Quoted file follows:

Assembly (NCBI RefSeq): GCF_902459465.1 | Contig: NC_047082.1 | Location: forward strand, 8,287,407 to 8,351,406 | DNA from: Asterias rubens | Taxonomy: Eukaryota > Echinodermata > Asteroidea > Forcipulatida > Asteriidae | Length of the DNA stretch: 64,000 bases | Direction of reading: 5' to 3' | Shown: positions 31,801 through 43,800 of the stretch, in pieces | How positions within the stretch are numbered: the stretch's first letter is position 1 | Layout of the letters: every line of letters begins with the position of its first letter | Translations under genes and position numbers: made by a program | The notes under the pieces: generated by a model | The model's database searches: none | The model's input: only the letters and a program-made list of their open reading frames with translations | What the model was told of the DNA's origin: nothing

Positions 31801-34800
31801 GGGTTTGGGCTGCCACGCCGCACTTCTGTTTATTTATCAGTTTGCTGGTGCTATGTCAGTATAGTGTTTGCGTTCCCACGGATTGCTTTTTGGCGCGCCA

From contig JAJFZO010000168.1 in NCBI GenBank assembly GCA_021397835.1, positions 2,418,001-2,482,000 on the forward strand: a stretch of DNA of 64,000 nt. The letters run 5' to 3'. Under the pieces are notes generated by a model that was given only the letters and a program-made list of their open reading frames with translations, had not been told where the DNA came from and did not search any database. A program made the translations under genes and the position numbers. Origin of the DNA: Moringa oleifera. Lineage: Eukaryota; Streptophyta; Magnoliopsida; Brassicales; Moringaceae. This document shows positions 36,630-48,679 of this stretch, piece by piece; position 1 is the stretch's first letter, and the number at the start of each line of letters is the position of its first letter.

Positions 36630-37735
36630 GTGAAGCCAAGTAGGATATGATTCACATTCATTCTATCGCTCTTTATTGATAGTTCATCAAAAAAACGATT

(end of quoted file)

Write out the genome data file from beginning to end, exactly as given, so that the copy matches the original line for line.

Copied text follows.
Assembly (NCBI RefSeq): GCF_902459465.1 | Contig: NC_047082.1 | Location: forward strand, 8,287,407 to 8,351,406 | DNA from: Asterias rubens | Taxonomy: Eukaryota > Echinodermata > Asteroidea > Forcipulatida > Asteriidae | Length of the DNA stretch: 64,000 bases | Direction of reading: 5' to 3' | Shown: positions 31,801 through 43,800 of the stretch, in pieces | How positions within the stretch are numbered: the stretch's first letter is position 1 | Layout of the letters: every line of letters begins with the position of its first letter | Translations under genes and position numbers: made by a program | The notes under the pieces: generated by a model | The model's database searches: none | The model's input: only the letters and a program-made list of their open reading frames with translations | What the model was told of the DNA's origin: nothing

Positions 31801-34800
31801 GGGTTTGGGCTGCCACGCCGCACTTCTGTTTATTTATCAGTTTGCTGGTGCTATGTCAGTATAGTGTTTGCGTTCCCACGGATTGCTTTTTGGCGCGCCA

From contig JAJFZO010000168.1 in NCBI GenBank assembly GCA_021397835.1, positions 2,418,001-2,482,000 on the forward strand: a stretch of DNA of 64,000 nt. The letters run 5' to 3'. Under the pieces are notes generated by a model that was given only the letters and a program-made list of their open reading frames with translations, had not been told where the DNA came from and did not search any database. A program made the translations under genes and the position numbers. Origin of the DNA: Moringa oleifera. Lineage: Eukaryota; Streptophyta; Magnoliopsida; Brassicales; Moringaceae. This document shows positions 36,630-48,679 of this stretch, piece by piece; position 1 is the stretch's first letter, and the number at the start of each line of letters is the position of its first letter.

Positions 36630-37735
36630 GTGAAGCCAAGTAGGATATGATTCACATTCATTCTATCGCTCTTTATTGATAGTTCATCAAAAAAACGATT